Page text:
Firefox Adds 30 Million New Users in Just 8 Weeks

Reaching about 330 million active monthly users

Firefox has seen a wave of new users recently and the number of active monthly users has increased by 30 million over the past two months. This interesting piece of information came straight from Mozilla, more specifically from the CEO of the Mozilla Corporation himself, John Lilly. According to ZDNet UK, this was confirmed by Mozilla Europe's head Tristan Nitot as well.

The announcement came in the form of a tweet sent out by Lilly in which he boasts that the web browser has been doing great for the past eight weeks attracting 30 million new monthly users and bringing up the total to around 330 million. This isn't an exact measurement as Mozilla does a bit of estimating to arrive at the figure. Still, it is based on solid numbers, Firefox's daily active users, which are now at around 113 million up from 103 million.

"We've seen a significant increase in the number of users for Firefox," Nitot told ZDNet. "Firefox checks for new versions every 24 hours, when it's running, and when it checks, it pings the Mozilla server. We count the number of pings." Based on those pings, Mozilla was able to determine a fairly accurate measurement for the number of daily users. It then multiplied the number by thee to arrive at the monthly figures, based on the fact that most users don't browse the Internet every day and, on average, they use Firefox once every three days. It takes a bit of estimating but the number is accurate enough.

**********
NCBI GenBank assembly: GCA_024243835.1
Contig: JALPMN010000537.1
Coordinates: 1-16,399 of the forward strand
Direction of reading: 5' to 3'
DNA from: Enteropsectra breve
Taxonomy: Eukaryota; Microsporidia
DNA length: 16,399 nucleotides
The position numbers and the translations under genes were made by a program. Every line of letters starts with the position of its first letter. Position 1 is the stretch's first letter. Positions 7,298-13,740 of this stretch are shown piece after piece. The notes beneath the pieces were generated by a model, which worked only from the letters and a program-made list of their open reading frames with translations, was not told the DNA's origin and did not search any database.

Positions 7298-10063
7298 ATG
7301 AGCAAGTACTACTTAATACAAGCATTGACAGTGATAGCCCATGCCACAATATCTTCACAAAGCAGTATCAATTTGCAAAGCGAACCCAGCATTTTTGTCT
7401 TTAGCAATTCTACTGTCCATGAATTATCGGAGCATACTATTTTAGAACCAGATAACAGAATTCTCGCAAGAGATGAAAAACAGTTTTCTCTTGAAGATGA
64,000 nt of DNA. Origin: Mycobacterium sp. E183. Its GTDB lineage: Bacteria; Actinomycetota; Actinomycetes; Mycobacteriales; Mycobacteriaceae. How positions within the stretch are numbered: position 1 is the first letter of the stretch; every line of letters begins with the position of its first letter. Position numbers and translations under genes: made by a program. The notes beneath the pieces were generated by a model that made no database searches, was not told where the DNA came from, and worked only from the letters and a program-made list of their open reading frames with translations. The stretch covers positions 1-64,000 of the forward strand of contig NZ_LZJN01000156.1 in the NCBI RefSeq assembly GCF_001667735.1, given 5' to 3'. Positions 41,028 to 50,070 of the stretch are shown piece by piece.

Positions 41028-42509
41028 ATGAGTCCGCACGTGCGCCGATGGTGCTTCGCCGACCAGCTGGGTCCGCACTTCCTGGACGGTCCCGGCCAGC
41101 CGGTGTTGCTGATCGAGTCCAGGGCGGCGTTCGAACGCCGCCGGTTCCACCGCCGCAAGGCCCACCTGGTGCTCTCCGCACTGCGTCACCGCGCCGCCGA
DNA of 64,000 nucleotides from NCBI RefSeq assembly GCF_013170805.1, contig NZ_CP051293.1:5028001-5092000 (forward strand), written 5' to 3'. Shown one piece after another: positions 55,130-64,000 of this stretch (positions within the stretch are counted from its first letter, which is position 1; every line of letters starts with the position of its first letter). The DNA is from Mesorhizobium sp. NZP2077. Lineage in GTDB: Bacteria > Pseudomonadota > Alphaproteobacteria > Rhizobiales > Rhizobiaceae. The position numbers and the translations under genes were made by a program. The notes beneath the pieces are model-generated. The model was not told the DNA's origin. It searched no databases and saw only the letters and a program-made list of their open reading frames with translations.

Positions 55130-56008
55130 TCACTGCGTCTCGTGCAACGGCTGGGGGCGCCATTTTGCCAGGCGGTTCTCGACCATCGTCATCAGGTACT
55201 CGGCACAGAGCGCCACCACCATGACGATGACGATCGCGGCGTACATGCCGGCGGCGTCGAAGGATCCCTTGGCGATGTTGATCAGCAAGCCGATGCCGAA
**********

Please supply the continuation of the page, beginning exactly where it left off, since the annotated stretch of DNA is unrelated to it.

It's not exactly time to celebrate yet, as Firefox usually sees this type of seasonal growth and user numbers have been known to drop off in the past. Still, the five-year-old browser is making good inroads towards becoming the most popular web browser in the market though it may take a while before it reaches that point, if ever. More importantly though, it has managed to erode Internet Explorer's absolute dominance to a more manageable 65 percent market share. At the same time it has also succeeded in doing what it first intended, namely open up the browser market and give users real alternatives while also spurring Microsoft to invest more in Internet Explorer, which has been making real progress in terms of features but also security in the past years.

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